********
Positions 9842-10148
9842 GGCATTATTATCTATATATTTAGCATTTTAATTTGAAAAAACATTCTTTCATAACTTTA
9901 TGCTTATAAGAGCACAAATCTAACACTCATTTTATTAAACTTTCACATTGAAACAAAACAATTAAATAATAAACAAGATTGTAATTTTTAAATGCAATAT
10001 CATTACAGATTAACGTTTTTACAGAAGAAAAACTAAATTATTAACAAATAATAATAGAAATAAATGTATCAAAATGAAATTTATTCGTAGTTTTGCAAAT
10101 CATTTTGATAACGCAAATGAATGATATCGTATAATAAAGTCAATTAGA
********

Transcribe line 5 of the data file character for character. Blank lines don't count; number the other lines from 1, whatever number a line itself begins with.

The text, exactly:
10101 CATTTTGATAACGCAAATGAATGATATCGTATAATAAAGTCAATTAGA